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Saturday, November 8, 2014

ScienceDaily: Most Popular News

ScienceDaily: Most Popular News

Birth of planets revealed in astonishing detail in ALMA’s 'best image ever'

Posted: 06 Nov 2014 05:20 AM PST

Astronomers have captured the best image ever of planet formation around an infant star as part of the testing and verification process for the Atacama Large Millimeter/submillimeter Array's (ALMA) new high-resolution capabilities.

Direct brain interface between humans

Posted: 05 Nov 2014 12:45 PM PST

Researchers have successfully replicated a direct brain-to-brain connection between pairs of people as part of a scientific study following the team's initial demonstration a year ago. In the newly published study, which involved six people, researchers were able to transmit the signals from one person's brain over the Internet and use these signals to control the hand motions of another person within a split second of sending that signal.

Humans, baboons share cumulative culture ability

Posted: 05 Nov 2014 11:10 AM PST

The ability to build up knowledge over generations, called cumulative culture, has given humankind language and technology. While it was thought to be limited to humans until now, researchers have recently found that baboons are also capable of cumulative culture.

Milestone in accelerating particles with plasma: Technique is powerful, efficient enough to drive future particle accelerators

Posted: 05 Nov 2014 10:19 AM PST

Scientists have shown that a promising technique for accelerating electrons on waves of plasma is efficient enough to power a new generation of shorter, more economical accelerators. This could greatly expand their use in areas such as medicine, national security, industry and high-energy physics research.

Genesis of genitalia: We have one. Lizards have two. Why?

Posted: 05 Nov 2014 10:19 AM PST

When it comes to genitalia, nature enjoys variety. Snakes and lizards have two. Birds and people have one. And while the former group's paired structures are located somewhat at the level of the limbs, ours, and the birds', appear a bit further down. In fact, snake and lizard genitalia are derived from tissue that gives rise to hind legs, while mammalian genitalia are derived from the tail bud. But despite such noteworthy contrasts, these structures are functionally analogous and express similar genes. Researchers have now discovered how functionally analogous genitalia can arise from divergent tissue.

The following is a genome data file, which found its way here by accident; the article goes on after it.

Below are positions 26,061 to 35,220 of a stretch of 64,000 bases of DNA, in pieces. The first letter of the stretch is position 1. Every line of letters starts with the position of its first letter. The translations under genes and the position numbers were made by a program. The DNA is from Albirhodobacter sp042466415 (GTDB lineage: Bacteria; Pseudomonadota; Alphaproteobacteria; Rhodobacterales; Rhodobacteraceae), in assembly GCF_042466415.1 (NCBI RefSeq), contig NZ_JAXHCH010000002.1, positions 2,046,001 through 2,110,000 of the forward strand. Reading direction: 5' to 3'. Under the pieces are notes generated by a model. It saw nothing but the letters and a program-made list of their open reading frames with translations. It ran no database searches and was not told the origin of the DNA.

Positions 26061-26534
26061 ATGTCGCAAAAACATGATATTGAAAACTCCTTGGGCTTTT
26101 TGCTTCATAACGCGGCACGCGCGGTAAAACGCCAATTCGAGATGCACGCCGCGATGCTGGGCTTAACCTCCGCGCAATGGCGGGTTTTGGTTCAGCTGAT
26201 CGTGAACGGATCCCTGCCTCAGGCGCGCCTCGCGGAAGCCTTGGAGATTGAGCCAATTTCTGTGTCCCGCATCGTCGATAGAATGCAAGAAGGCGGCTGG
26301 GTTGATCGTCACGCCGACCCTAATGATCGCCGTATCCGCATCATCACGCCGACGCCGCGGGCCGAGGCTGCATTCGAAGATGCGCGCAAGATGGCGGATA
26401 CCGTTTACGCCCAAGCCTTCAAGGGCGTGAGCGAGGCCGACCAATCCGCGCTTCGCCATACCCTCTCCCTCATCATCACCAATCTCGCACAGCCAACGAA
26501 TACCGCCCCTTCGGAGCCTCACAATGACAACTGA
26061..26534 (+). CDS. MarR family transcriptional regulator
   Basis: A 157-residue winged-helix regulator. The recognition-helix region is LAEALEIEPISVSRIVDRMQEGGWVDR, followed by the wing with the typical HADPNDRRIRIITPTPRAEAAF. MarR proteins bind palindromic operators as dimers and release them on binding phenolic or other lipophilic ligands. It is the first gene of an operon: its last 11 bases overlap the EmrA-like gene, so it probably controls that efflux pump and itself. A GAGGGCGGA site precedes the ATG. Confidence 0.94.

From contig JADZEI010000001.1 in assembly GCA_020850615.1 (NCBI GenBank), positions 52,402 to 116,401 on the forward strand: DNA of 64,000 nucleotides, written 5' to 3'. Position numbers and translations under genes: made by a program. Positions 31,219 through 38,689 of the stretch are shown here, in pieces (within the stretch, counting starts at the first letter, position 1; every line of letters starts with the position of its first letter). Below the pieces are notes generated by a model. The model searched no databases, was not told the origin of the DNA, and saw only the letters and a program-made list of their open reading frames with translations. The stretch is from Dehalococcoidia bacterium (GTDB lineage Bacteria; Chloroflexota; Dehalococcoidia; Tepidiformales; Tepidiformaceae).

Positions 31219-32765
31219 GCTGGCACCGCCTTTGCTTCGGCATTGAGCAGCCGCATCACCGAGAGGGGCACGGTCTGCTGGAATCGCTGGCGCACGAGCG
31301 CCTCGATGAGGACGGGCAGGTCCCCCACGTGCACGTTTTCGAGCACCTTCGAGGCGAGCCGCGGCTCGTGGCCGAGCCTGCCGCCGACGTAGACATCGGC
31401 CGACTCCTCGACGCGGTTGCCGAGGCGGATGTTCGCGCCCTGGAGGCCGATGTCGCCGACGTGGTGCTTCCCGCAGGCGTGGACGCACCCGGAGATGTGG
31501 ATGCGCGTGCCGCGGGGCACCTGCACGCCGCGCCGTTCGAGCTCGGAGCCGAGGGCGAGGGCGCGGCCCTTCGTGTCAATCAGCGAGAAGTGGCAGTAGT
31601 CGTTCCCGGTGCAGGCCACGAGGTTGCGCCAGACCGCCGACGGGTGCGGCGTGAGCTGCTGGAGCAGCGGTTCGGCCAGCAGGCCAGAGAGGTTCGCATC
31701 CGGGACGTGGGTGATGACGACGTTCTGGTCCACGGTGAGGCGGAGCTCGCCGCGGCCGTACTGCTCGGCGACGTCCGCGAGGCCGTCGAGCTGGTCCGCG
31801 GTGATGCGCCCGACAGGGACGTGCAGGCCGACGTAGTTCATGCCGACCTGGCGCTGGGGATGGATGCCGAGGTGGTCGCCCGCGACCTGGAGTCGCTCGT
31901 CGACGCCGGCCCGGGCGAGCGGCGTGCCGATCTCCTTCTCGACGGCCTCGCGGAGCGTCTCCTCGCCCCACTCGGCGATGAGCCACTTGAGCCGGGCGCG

First amphibious ichthyosaur discovered, filling evolutionary gap

Posted: 05 Nov 2014 10:19 AM PST

The first fossil of an amphibious ichthyosaur has been discovered in China. The fossil represents a missing stage in the evolution of ichthyosaurs, marine reptiles from the Age of Dinosaurs about 250 million years ago.

Giant groundhog-like creature: Newly discovered fossil is a clue to early mammalian evolution

Posted: 05 Nov 2014 10:19 AM PST

A newly discovered 66–70 million-year-old groundhog-like creature, massive in size compared to other mammals of its era, provides new and important insights into early mammalian evolution.

Brain dissociates emotional response from explicit memory in fearful situations

Posted: 05 Nov 2014 08:26 AM PST

Researchers have been tracking the traces of implicit and explicit memories of fear in human. The study describes how in a context of fear, our brain differently encodes contextual memory of a negative event (the place, what we saw ...) and emotional response associated.

High-fat diet postpones brain aging in mice

Posted: 05 Nov 2014 08:26 AM PST

New research suggests that signs of brain aging can be postponed in mice if placed on a high-fat diet. In the long term, this opens the possibility of treatment of children suffering from premature aging and patients with Alzheimer's and Parkinson's disease.

Jet-fueled electricity at room temperature: Fuel cell can run without high heat

Posted: 05 Nov 2014 05:37 AM PST

Engineers have now developed the first room-temperature fuel cell that uses enzymes to help jet fuel produce electricity without needing to ignite the fuel. These new fuel cells can be used to power portable electronics, off-grid power and sensors.

Genetic markers for alcoholism recovery discovered

Posted: 04 Nov 2014 10:11 AM PST

Researchers have identified genetic markers that may help in identifying individuals who could benefit from the alcoholism treatment drug acamprosate. The findings show that patients carrying these genetic variants have longer periods of abstinence during the first three months of acamprosate treatment.

Why anesthetics cause prolonged memory loss

Posted: 03 Nov 2014 04:21 PM PST

Researchers have shown why anesthetics can cause long-term memory loss, a discovery that can have serious implications for post-operative patients.

'Mild' control of systolic blood pressure in older adults is adequate: 150 is good enough

Posted: 03 Nov 2014 11:23 AM PST

A broad review of the use of medications to reduce blood pressure has confirmed that 'mild' control of systolic pressure is adequate for adults age 65 or older -- in the elderly, there's no clear benefit to more aggressive use of medications to achieve a lower pressure.

Device developed for running shoes that prevents injuries

Posted: 30 Oct 2014 08:48 AM PDT

A prototype running shoe has been designed with an integrated device that improves training management and prevents injuries. The device consists of a microelectronic measuring system capable of gathering biomechanical parameters that characterize the runner's technique during a race. This information is wirelessly transmitted to the runner's mobile phone and a mobile phone application provides real-time feedback, including level of performance and suggestions to change the running pattern or to stop running in case of detecting a high risk of injury.

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